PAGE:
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[699] moved by Barnwell and Blackville to Aiken, threatening Augusta. Thus, by the 11th, our whole army was on the line of the railroad aforesaid, tearing it up, and holding apart the enemy's forces covering Augusta on one hand and Charleston on the other.

Our right was now directed on Orangeburg; the 17th corps crossing the South Edisto at Binnaker's bridge, while the 15th crossed at Holman's bridge, farther up; the two approaching at Poplar Spring: the 17th moving swiftly on Orangeburg bridge over the South Edisto, and carrying it by a dash; the enemy trying to burn it with but partial success. A battery was in position behind it, covered by a parapet of cotton and earth, with wings extending so far as could be seen. Blair confronted it with G. A. Smith's division, and sent his other two to a point two miles below, where pontoons were quickly laid and Force's division crossed; Mower's holding the bridge as a support. When Force emerged from the swamp on the right flank of the Rebels at Orangeburg, they gave way; when Smith pushed over; occupied their works, repaired the bridge; and by 4 P. M. the whole corps was in and around Orangeburg, tearing up the railroad leading to Columbia; pressing thence, so soon as possible, on that metropolis, regardless of Branchville or Charleston on their right; as Sherman knew that, being thus flanked, they must be abandoned rather than run the obvious risk of losing the troops by whom they were held.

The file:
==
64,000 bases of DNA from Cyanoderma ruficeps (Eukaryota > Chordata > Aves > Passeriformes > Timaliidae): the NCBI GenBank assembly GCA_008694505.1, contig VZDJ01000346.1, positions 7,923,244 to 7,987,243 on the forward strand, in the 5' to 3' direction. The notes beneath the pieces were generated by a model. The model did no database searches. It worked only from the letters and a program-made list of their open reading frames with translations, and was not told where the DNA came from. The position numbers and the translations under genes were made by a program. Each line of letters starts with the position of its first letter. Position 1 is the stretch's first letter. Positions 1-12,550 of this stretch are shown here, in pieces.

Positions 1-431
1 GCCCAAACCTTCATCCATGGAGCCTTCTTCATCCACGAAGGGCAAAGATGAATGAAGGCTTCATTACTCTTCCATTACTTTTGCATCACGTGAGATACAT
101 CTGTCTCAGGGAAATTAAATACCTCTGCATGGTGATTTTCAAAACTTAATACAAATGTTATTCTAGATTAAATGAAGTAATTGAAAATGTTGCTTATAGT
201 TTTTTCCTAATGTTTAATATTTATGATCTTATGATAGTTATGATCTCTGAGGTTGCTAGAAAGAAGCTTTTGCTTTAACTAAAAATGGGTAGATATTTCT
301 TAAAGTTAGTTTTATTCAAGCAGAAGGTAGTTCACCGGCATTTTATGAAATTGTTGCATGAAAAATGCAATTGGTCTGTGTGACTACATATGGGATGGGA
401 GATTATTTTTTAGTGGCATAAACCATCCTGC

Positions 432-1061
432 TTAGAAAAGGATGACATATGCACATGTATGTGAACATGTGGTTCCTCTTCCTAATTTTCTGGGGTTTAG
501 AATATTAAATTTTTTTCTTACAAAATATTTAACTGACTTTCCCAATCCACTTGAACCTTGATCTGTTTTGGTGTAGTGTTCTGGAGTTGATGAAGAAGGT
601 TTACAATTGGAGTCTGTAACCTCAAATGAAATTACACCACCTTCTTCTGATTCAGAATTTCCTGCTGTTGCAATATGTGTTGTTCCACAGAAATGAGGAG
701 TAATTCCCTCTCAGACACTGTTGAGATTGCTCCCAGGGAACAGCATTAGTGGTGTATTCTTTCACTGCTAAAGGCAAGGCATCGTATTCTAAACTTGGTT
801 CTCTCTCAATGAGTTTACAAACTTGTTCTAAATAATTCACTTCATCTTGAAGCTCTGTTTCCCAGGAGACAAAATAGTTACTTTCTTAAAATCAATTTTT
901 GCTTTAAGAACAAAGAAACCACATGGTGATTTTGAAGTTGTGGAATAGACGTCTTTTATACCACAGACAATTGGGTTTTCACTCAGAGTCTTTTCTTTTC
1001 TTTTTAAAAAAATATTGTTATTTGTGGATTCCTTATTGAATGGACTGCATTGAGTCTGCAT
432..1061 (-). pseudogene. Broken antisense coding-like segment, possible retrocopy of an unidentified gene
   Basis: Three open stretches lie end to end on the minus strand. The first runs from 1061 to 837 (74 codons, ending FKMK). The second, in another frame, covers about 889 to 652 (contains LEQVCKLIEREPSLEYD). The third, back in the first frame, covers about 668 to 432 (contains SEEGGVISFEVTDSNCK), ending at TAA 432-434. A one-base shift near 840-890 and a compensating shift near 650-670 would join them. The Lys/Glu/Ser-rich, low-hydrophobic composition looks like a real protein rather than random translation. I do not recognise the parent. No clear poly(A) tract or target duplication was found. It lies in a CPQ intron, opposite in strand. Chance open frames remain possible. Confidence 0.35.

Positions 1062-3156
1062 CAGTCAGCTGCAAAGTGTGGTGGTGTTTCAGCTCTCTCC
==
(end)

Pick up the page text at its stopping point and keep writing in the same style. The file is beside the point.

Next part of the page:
The 15th corps was again resisted1 at the crossing of the Congaree; where the bridge was swept by the guns of a substantial fort on the north side, with a smaller work or bridge-head on the south: the approach being over level, open ground, covered with mud from the recent inundation. Gen. Chas. R. Woods, whose division had the advance, turned the bridge-head by sending up Stone's brigade through a cypress swamp on the left; when the enemy decamped, after having fired but not destroyed the bridge, which was promptly repaired; so that our guns were brought over, and at night the head of the column bivouacked near the fine bridge over the Congaree leading into Columbia, which was fired and consumed as our van approached it next morning.

The left wing, under Slocum, had found the crossing of the swollen Savannah so difficult, that it was not entirely clear of that river till the 7th; but it had encountered thence-forth very little resistance; Wheeler's cavalry being the only force that infested its march, and this being kept quite busy by Kilpatrick alone. Augusta was full of Rebel stores; and, in painful apprehension of a visit from Sherman, was defended by such Georgians as could be mustered for militia; but Sherman had no notion of molesting or being molested by them. The shattered remnant of Hood's army — once more consigned to Jo. Johnston — was making its way, under Cheatham, from north Mississippi across Sherman's track through Georgia to his front in the Carolinas, but was not yet near enough to give us trouble: so Slocum, unvexed by any obstacle but the necessity of corduroying the interminable swamps he must traverse, crossed the South

1 Feb. 15.

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